Royal Dutch Shell plc said it will appeal a federal judge's ruling last week that its shareholders had "adequately" shown reason for the court to examine allegations concerning restatements of its oil and natural gas reserves in 2004. The class action lawsuit by two pension funds questions whether Shell, its executives and auditors purposely omitted important facts concerning the company's restatements (see NGI, June 28, 2004).
Last month, Shell agreed to pay $90 million to settle another U.S. lawsuit brought by pension holders following the company's writedowns (see NGI, July 18).
The ruling last week by the Superior Court of New Jersey, Middlesex County requires plaintiffs and defendants to exchange information, but Shell said it planned to appeal the ruling. Shell said it questions whether the court has jurisdiction "over non-U.S. purchasers who bought their securities on non-U.S. markets." Shell's main headquarters are in The Hague, Netherlands, and in London.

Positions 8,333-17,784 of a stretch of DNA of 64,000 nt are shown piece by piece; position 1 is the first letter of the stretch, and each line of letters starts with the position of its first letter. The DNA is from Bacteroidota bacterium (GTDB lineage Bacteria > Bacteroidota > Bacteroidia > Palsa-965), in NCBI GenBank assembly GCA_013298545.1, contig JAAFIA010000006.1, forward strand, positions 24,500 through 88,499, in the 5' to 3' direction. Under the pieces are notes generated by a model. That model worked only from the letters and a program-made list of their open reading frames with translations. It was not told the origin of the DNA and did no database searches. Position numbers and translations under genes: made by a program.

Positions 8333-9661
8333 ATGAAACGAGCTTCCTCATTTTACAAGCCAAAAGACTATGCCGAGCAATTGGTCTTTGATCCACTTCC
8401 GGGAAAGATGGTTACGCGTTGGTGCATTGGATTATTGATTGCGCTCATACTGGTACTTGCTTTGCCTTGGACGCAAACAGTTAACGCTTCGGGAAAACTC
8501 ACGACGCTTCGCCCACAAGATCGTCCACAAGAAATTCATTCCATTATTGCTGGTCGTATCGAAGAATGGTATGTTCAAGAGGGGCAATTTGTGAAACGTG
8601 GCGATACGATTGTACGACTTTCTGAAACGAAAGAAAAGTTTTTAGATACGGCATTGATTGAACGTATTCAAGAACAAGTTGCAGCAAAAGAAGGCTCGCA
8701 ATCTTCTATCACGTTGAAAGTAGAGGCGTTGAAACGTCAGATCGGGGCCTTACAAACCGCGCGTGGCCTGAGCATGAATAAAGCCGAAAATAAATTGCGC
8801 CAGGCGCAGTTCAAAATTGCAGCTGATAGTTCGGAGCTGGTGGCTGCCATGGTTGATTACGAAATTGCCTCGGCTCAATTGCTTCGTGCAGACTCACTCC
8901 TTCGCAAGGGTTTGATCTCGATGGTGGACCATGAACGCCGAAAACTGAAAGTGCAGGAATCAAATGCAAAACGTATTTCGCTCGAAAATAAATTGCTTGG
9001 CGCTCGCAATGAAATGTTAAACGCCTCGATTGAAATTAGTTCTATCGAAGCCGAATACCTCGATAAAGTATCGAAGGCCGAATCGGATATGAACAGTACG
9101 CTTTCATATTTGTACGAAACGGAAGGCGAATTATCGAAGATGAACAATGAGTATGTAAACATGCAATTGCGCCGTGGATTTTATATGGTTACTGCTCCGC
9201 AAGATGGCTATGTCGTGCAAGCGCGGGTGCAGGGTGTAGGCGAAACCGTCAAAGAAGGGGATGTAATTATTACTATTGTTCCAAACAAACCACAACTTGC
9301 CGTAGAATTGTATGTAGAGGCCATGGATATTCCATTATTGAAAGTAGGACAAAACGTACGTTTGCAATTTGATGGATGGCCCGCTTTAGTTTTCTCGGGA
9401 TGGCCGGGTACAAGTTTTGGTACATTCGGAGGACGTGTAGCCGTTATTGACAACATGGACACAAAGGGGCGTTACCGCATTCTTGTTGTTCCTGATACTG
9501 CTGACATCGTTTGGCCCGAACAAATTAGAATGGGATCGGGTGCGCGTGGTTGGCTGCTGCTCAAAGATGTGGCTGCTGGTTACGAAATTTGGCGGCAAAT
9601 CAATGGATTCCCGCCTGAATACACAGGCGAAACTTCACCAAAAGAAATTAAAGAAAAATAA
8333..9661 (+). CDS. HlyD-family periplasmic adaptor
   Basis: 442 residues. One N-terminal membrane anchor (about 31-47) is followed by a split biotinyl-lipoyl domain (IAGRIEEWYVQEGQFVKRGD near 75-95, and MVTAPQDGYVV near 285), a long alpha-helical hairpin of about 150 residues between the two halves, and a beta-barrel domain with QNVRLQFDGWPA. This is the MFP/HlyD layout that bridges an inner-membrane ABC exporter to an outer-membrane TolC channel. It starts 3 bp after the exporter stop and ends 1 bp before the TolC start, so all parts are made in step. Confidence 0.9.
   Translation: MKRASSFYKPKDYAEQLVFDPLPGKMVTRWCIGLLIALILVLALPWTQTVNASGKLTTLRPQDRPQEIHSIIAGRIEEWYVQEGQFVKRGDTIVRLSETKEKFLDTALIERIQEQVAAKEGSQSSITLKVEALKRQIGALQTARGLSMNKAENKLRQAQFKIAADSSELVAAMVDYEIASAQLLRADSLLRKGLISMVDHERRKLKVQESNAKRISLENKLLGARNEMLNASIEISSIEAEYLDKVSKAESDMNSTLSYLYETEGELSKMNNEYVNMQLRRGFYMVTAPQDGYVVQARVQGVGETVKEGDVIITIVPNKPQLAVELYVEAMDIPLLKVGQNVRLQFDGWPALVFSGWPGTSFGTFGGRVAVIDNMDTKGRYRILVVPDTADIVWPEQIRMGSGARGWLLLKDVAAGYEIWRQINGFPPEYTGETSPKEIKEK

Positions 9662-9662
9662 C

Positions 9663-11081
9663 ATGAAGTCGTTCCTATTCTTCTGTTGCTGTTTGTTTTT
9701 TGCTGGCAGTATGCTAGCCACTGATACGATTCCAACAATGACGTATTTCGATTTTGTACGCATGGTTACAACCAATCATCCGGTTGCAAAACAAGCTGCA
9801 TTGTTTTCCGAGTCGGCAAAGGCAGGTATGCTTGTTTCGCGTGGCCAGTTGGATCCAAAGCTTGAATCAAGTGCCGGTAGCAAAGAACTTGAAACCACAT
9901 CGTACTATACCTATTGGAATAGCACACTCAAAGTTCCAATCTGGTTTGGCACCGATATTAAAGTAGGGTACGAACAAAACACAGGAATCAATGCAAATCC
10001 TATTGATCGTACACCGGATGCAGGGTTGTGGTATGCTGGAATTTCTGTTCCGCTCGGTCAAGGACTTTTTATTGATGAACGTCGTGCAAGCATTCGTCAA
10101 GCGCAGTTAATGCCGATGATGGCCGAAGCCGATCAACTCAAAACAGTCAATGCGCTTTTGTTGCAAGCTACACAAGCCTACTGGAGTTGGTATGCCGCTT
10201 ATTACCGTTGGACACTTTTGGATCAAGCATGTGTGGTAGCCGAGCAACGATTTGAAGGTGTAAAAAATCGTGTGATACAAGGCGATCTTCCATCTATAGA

However, U.S. Chief District Judge John W. Bissell said in an opinion that Shell's global footprint does not prevent it from being sued in New Jersey. Plaintiffs filed their lawsuit in New Jersey because Shell has gasoline distribution terminals there.
Shell spokesman Simon Buerk said the decision "reflects a ruling at an early procedural phase of the case that presents the court's views on the scope of its statutory jurisdiction and the adequacy of plaintiffs' complaint. The decision does not reflect whether plaintiffs ultimately will be able to prove any of the claims they have alleged."
Several reserve restatements, beginning in January 2004, led to declines in the company's share price (see NGI, May 31, 2004). Lawsuits were filed against the company, some executives and its accounting firms, PricewaterhouseCoopers and KPMG. The reductions led to $151 million in fines imposed by U.S. and British regulators, and Shell also fired three senior executives involved in the restatements.
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